WHERE YOU SHOULD BE: DESERT POINT
If you love surfing, you love Desert Point
Spring has sprung, the water is turning non-glacial and summer's brown brown boobies, summer windswells and crowds will be on us in no time. In Indonesia though the tradewinds switch is about to flick, the groomed lines are starting to churn and the "Indo Season" is about to start. Maybe its about time you booked your ticket, grabbed some pintails and pray the plane doesn't overshoot the runway. And if you are heading to Indo, Desert Point has to be on the top of the list.
This wave has almost a mythical following to those who have surfed it. Even in Indonesia, the home of the perfect left, it stands out as being simply the most perfect tube any surfer could imagine. This is a wave that can make a daydreaming schoolboy’s pencil case drawing of a perfect wave look like fat, flawed, closeout. On a good day, surfers have been known to be barreled for more than 20 seconds. Others Desert aficionados brag of six proper five-second tubes on the one wave. Or you could just ask Sancho (see below)
And if it all sounds too good to be true, well that’s because it kinda is. Desert’s mythical status has been enhanced, like a signed Jimi Hendrix guitar, or an Anglet tube, by its rarity. This is by no means a consistent wave, and a number of often elusive factors have to all come together all at the same time for it to turn on. A massive just right southwest direction swell has to coincide with a band of tide that happens only a few days each month. Even then, even with all of Desert’s planets aligned in some type of cosmic order, strange things can happen. Massive lulls will destroy the line-up, or one of the strongest sweeps on earth will start to pick you up, whisking you out at 40 knots past the take-off zone and into one of the world’s deepest and most dangerous stretches of water, the Lombok Strait.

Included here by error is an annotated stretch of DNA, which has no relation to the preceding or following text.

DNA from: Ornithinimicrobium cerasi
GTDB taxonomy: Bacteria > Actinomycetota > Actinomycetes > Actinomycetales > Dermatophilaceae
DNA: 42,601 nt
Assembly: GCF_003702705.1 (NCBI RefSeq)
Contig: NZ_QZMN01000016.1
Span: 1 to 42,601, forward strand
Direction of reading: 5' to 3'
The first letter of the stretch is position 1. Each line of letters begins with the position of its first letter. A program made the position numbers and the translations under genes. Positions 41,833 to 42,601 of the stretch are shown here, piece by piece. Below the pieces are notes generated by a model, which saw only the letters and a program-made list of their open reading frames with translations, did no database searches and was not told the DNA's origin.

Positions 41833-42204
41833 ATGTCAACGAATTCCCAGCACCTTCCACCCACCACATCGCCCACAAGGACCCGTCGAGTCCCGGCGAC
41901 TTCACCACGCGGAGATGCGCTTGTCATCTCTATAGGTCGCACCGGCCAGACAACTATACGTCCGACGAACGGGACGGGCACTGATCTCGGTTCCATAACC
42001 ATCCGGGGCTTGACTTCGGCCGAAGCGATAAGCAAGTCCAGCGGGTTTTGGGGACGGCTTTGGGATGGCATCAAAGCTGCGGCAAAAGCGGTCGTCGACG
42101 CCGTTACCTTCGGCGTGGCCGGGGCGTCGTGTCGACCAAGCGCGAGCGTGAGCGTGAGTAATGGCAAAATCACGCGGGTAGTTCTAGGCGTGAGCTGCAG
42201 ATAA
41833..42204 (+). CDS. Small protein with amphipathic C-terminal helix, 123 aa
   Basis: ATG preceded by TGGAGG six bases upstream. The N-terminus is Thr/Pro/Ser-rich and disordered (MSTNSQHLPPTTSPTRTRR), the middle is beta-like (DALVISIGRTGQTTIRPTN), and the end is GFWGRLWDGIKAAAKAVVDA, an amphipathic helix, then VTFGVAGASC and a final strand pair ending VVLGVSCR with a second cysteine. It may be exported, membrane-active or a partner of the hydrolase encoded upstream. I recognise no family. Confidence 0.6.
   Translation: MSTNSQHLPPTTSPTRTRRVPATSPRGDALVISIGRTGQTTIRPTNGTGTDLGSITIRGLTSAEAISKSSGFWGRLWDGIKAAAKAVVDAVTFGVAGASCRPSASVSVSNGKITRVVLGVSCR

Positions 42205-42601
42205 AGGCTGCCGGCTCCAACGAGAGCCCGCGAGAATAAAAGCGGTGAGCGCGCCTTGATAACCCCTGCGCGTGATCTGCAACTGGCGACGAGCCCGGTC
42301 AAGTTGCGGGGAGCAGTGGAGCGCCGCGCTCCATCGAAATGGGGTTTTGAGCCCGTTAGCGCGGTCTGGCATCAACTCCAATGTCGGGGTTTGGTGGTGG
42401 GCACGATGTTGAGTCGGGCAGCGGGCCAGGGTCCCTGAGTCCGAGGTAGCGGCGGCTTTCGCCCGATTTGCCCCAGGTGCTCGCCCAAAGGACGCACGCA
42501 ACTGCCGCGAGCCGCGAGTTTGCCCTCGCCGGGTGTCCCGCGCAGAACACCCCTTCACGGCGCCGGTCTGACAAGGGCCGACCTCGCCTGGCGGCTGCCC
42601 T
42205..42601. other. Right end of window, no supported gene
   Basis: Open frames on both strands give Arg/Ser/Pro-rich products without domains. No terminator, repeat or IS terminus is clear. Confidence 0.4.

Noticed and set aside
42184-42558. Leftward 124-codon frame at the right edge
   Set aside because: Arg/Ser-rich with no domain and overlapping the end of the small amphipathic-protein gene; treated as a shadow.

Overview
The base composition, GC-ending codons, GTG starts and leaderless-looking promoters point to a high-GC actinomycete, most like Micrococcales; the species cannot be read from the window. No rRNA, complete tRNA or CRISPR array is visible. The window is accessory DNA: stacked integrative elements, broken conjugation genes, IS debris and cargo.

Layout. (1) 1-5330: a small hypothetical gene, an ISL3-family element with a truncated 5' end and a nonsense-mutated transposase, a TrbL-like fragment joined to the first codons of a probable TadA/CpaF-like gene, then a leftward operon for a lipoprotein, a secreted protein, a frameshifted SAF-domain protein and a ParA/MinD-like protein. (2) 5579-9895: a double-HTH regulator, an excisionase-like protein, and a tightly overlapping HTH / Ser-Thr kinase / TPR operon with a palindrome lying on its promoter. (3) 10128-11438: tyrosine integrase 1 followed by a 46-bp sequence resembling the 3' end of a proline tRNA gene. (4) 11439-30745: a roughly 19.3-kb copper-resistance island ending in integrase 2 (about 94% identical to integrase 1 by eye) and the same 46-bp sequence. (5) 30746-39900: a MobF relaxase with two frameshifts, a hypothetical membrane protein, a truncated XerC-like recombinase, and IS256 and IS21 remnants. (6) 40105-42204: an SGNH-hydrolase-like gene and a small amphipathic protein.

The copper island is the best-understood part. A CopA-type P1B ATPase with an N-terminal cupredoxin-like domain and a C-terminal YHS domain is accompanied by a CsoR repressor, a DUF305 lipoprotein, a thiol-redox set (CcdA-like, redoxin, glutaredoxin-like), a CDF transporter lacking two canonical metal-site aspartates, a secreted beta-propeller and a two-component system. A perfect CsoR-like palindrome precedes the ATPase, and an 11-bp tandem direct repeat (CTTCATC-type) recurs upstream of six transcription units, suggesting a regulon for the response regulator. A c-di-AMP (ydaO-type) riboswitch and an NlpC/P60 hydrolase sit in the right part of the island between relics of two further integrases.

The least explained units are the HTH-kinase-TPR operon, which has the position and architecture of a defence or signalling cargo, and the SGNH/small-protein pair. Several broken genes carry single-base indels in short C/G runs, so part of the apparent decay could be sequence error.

But like an abusive lover, all is forgotten as soon as, like magic, Desert’s switches on. An easy take-off launches you into an ever-growing perfectly pitching wave. The razor-sharp coral gets closer and closer to your fins as you progress, leading to a point where you are either locked in for one of the most orgasmic tubes of your life, or alternatively, you cop a strafing across a live, bacteria filled cheese grater. In the early days, such was the magnetic attraction of the wave, surfers would camp at the wave for months at a time, enduring the harsh, dry landscape (it ain’t called Desert Point for nothing), the long flat spells, the malaria filled mosquitoes and the primitive isolation all for the sweet days of perfection. There were many a Desert diehard, who after many a long, harsh, season became quite proprietal over “their" wave.
However the increasing number of boat charters traveling from Bali to Sumbawa changed that and by the late 90s a “Deserts" swell, would see many boats anchored up. Also some local unrest, which culminated in some camping surfers being attacked with knives, staying on the beach eventually became less of an option. These days, it has settled down, and there are some good, cheap losmen accommodation options in the neighbouring town of Bangko Bangko. However this coupled with the accuracy of Internet forecasting means that when Desert’s is on, a lot of people are on to it. Last winter season for example crowds of 50 people were not uncommon on the good days. So is it crowded? Yes. Is it fickle? God yes. Is it the best wave in the world? Go and find out for yourself.
The perfect day: It’s six foot and offshore and without a hint of a rip or sweep. The Lombok Strait has waylaid all the charter boats and there are just a handful of you surfing the best tubes in Indo.
Best months: May to September. Like the rest of Indonesia, the southeast tradewinds blow and are offshore here.
Getting there: Fly into Denpesar Bali, then either car and ferry it to Lombok, or domestic flight into Lombok’s capital Mataram. A 4wd is a highly recommended for the drive.
Boards: No turns, just tubes here folks, so there is no need for the rhino chaser. Normal shortboards, just maybe a little narrower and pinnier, with four fins.
Essentials: Suncream, tee shirt, large gonads, first aid kit, tubesense.
Accommodation: There is losmen style accommodation in Bangko Bangko, but a new 5 star Holiday resort has been approved in the area.
Other waves: There are other waves on Lombok, but they are a long, long drive, and nowhere near the quality. You are here for one wave – Deserts.